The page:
Prep Time: 5 minutes | Cooking Time: 10 minutes per fish*

  • 2 fish fillets cut in half
  • flour
  • beer batter
  • 500ml oil
  1. Make sure that the fish are dried by patting then using kitchen paper towels.
  2. Drench fish in flour. It is important hat all parts are completely covered with flour.
  3. Pat fish to remove excess flour. Remember! We don’t want a thick layer of flour!
  4. Swirl the fish in the beer batter.
  5. Hold the fish on the thinnest part of the fish and lower the fish gradually in the hot oil.
  6. Cook until the batter is golden brown. *The cooking time depends on the thickness of the fish, usually it is 6-10 minutes.
  7. Drain the fish on kitchen paper towel.
  8. Serve with lemon wedges and a bowl of salt & vinegar or tartar sauce.

Makes 4 servings

Advertisements

3 responses to “Fish and chips

  1. I used to work at a Chip shop here in Hong Kong. I remember meeting a couple of Australian tourists who were so amazed with what they saw and what they experienced – a tiny basement serving English food -they asked me to pose for a souvenir shot with them. I’ve never been to the UK either but because of the patrons and endless praises of the food’s authenticity, I feel like I’ve been there a thousand times. I’d recommend Stella Artois on your next Fish n’ Chips trip. You should try doing the sinful deep fried English Mars bars with ice cream. A can of sprite and baking powder shall do the trick. Good luck!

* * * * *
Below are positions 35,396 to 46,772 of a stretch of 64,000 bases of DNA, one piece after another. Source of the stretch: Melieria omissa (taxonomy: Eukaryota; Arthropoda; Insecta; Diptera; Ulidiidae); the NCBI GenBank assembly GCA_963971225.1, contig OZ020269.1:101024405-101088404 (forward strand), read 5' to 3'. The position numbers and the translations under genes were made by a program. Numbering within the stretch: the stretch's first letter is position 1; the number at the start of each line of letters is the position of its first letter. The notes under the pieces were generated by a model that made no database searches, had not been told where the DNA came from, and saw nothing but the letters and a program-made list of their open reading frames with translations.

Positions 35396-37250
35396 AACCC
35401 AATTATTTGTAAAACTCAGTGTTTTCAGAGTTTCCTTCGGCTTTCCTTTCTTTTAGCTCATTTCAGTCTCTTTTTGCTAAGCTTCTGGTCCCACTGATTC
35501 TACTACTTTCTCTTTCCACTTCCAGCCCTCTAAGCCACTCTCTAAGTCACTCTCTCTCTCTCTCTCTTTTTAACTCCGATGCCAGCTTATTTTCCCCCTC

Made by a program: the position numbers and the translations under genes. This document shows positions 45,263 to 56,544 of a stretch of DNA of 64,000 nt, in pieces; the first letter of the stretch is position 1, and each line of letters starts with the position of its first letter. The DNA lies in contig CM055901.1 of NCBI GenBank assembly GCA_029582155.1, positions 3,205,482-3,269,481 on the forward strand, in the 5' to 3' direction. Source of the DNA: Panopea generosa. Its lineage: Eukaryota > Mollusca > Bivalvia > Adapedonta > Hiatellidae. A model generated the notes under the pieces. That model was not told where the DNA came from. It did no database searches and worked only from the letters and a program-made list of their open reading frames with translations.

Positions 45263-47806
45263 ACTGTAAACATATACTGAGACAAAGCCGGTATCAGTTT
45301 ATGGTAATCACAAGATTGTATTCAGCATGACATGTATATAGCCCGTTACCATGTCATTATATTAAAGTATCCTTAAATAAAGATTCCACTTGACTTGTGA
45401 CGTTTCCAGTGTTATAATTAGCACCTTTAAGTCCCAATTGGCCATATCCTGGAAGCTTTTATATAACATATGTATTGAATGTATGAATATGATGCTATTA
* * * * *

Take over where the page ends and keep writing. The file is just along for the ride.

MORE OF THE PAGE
2. Hello admin, i must say you have hi quality content
    here. Your website should go viral. You need initial traffic boost
    only. How to get it? Search for: Mertiso’s tips go viral

Leave a reply

Fill in your details below or click an icon to log in:

WordPress.com Logo

You are commenting using your WordPress.com account. Log Out / Change )

Twitter picture

You are commenting using your Twitter account. Log Out / Change )

Facebook photo

You are commenting using your Facebook account. Log Out / Change )

Google+ photo

You are commenting using your Google+ account. Log Out / Change )

Connecting to %s